An Electronic Law Journal

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Law, Social Justice & Global Development
(An Electronic Law Journal)

‘Food Sovereignty’: A Step Forward in the Realisation of the Right to Food

Richard Goulet

LL. M.

School of Law

University of Warwick

This is a refereed article published on: 16 April 2009

Citation: Goulet, R. ‘’Food Sovereignty’: A Step Forward in the Realisation of the Right to Food’, 2009 (1) Law, Social Justice & Global Development Journal (LGD).

This paper assesses the usefulness of a new concept, food sovereignty, in approaching the problem of world hunger and advancing the concept of the right to food. Recent neo-liberal policies, implemented by a number of multi-lateral institutions, have made it increasingly difficult for the state to fulfill its primary obligation to ensure the realisation of the right to food as provided for under international human rights law. The fulfillment of this obligation is further challenged by the changing global economic environment and the emergence of powerful non-state actors. This paper argues that adopting the concept of food sovereignty can help the state reassert its role as the defender of its citizen’s right to food by providing the necessary policy space to challenge existing neo-liberal orthodoxy and by reintroducing some of the values which underpin this right. It can also help the state reclaim control over the issue of food security and help foster democratic participation and decision-making in the area of food policy. Food Sovereignty can also enhance the accountability on non-state actors in the world food system by helping to further the evolution of their legal accountability under international law and by influencing public opinion on issues of food policy and self-regulation. Notwithstanding the importance of this concept, current debates about food sovereignty fail to fully integrate a gender perspective – an important factor in fully realising the right to food by ensuring that the interests of women are taken into account. It must do so in order to develop into a truly effective alternative policy framework which can tackle the problems which currently grip the global food system.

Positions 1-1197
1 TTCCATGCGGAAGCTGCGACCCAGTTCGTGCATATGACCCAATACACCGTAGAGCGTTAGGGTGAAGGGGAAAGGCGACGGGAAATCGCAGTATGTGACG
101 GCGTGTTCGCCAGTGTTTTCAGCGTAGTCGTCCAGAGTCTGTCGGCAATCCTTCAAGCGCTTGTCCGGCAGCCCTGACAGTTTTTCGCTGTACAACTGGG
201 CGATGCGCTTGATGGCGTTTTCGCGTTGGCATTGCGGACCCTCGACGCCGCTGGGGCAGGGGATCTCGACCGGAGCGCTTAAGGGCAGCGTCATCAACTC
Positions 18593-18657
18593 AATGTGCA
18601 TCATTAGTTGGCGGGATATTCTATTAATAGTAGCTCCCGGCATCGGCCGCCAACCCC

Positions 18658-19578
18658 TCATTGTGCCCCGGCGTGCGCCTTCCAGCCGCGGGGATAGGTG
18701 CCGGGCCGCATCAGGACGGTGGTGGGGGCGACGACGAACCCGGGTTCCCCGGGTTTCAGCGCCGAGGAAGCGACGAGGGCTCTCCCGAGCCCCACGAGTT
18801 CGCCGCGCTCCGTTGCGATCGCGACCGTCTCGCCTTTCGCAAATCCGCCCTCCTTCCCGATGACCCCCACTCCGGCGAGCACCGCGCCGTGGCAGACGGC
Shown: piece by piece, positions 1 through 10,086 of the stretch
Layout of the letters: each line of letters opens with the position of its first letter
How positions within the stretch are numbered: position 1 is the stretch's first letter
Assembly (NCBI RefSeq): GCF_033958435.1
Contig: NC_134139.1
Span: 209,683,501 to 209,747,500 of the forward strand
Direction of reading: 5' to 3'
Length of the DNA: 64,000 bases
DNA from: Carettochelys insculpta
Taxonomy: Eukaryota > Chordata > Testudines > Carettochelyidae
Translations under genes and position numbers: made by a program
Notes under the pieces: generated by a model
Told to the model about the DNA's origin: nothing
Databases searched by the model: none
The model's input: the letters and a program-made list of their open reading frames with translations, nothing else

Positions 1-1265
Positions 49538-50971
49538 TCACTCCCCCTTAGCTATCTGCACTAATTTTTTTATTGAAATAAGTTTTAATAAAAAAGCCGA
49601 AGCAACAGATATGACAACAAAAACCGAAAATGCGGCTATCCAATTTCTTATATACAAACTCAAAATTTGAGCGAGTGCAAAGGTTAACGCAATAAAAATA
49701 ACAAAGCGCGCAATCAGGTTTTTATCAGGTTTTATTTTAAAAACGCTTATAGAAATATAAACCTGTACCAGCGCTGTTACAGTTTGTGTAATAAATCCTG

Food Security, Food Sovereignty, Gender, Hunger, International Monetary Fund (IMF), Non-state Actors, International Economic System, Multilateral Institutions, Neo-Liberalism, Non-governmental Organisations (NGOs), Civil Society Organisations (CSOs), Right to Food, Transnational Corporations, World Bank, World Trade Organisations (WTO)

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